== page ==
A rare meteor crash site was first discovered in Inver Grove Heights, Minnesota, and researchers hope it will soon be added to a map of other known crash sites around the world.
“I’ve been looking at rock samples all day and I’ve never seen anything like it before,” said Julia Steenberg, a geologist and research scientist at the University of Minnesota. “It’s like taking a breath of fresh air to find and explore something new.”
There are approximately 190 approved sites worldwide, of which 30 are in the United States.
“We’re geology buffs, and that really gets us excited,” said Tony Runkel. The chief geologist at the Minnesota Geological Survey said the site was “definitely” one of the most intriguing findings in his 33 years of surveying.
The crater below Inver Grove Heights is about 2.5 miles wide and can extend up to 9 square miles in total. Growing up in Dakota County, Steenberg said it dates back about 490 million years.
The crater itself is hidden several hundred meters deep under the sediment and is not visible to the human eye, he said.
Scientists from the Minnesota Geological Survey, the research arm of the U’s School of Earth and Environmental Sciences, found the meteorite impact site while updating geological maps of Dakota County in early 2021. Steenberg said they named it the Pine Bend Impact after the Inver Grove Heights area it is located in.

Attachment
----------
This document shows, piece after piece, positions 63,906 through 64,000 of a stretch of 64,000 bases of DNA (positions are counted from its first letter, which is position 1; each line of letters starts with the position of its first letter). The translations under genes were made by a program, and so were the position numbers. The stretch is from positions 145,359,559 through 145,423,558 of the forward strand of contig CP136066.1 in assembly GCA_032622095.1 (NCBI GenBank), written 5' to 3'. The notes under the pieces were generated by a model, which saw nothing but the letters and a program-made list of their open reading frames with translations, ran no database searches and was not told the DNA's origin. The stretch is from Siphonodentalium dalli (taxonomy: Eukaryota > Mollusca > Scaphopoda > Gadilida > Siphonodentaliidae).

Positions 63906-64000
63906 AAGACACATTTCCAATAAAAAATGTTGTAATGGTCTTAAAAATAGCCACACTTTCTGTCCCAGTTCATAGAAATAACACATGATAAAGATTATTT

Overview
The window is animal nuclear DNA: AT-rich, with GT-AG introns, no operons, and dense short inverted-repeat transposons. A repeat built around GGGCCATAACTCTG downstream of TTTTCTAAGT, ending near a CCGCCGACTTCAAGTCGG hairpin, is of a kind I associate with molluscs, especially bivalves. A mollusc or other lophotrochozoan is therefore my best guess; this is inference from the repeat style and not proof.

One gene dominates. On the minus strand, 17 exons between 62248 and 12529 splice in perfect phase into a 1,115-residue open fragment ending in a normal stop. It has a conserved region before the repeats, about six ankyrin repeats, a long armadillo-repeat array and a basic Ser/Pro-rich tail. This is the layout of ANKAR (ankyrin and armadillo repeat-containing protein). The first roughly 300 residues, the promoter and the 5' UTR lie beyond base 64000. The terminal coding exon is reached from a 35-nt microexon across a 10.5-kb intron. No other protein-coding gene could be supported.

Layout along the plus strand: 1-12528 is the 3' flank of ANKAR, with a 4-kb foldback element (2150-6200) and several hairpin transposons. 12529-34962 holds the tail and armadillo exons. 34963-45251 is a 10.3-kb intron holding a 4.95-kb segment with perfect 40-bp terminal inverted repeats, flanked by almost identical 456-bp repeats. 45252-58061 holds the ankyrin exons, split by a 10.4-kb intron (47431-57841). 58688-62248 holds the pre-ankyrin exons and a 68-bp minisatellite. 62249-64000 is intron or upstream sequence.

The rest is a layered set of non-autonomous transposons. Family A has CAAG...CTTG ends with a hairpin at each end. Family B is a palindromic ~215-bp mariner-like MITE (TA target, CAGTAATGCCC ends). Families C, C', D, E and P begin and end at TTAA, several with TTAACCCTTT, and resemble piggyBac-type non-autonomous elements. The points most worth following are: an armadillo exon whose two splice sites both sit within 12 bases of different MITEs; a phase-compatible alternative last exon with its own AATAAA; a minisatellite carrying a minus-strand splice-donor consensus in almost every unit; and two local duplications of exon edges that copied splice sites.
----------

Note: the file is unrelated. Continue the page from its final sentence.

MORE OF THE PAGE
Under most of the state’s land are flat layers of glacial sediment. Beneath the glacial layers are sandstone, limestone and shale. While the scientists were working at Inver Grove Heights, they found that the layers that were often stacked in a predictable order were distorted and some layers appeared to have been knocked over.
“The more I looked at the records in that area, the more they didn’t make any sense,” Steenberg said. Said.
He remembered finding small, broken grains of sand known as shock quartz, a common descriptor of the meteor impact. Grains are simply created by the impact of a meteorite or by the dramatic shock and compression of a nuclear explosion, he said.
Most of the time meteorites burn up before they hit Earth – but sometimes a collision does occur, Steenberg said.
“There is such intense pressure … it produces instantaneous geological effects,” he said.
For verification, Steenberg sent photographs and samples of the sediment to the Museum of Natural History in Vienna, Austria, and the Institute of Geosciences of the University of Brazil. They confirmed it was actually shocked quartz.
Steenberg said the researchers had learned about the site and wanted to find the exact size of the meteor, adding that U hopes to raise funds for the study. He added that they plan to publish their findings and maps soon.
Since the site has just been discovered, it has not yet been included in the official sites. World Impact Database“Though researchers hope it will be added,” he said.
In the Upper Midwest, domains have been found in Wisconsin, North Dakota, and Iowa. Rock Elm Crater in western Wisconsin, approximately halfway between the Twin Cities and Eau Claire, is the closest known crater to Minnesota. It’s about 3.7 miles in diameter and Pine Bend Impact is a bit younger than thought, Steenberg said.
Inver Grove Heights spokesperson Amy Looze said residents are excited to see Pine Bend Impact as part of the city’s history.
“We are delighted, concerned and relieved by Ms. Steenberg’s discovery,” Looze said in an email. “I am pleased about that [we] He wondered if the discovery could become an important geological site, could give scientists more data they need to predict future meteor impacts on Earth, and he was relieved that there was zero statistical chance for another meteor to hit our city.”
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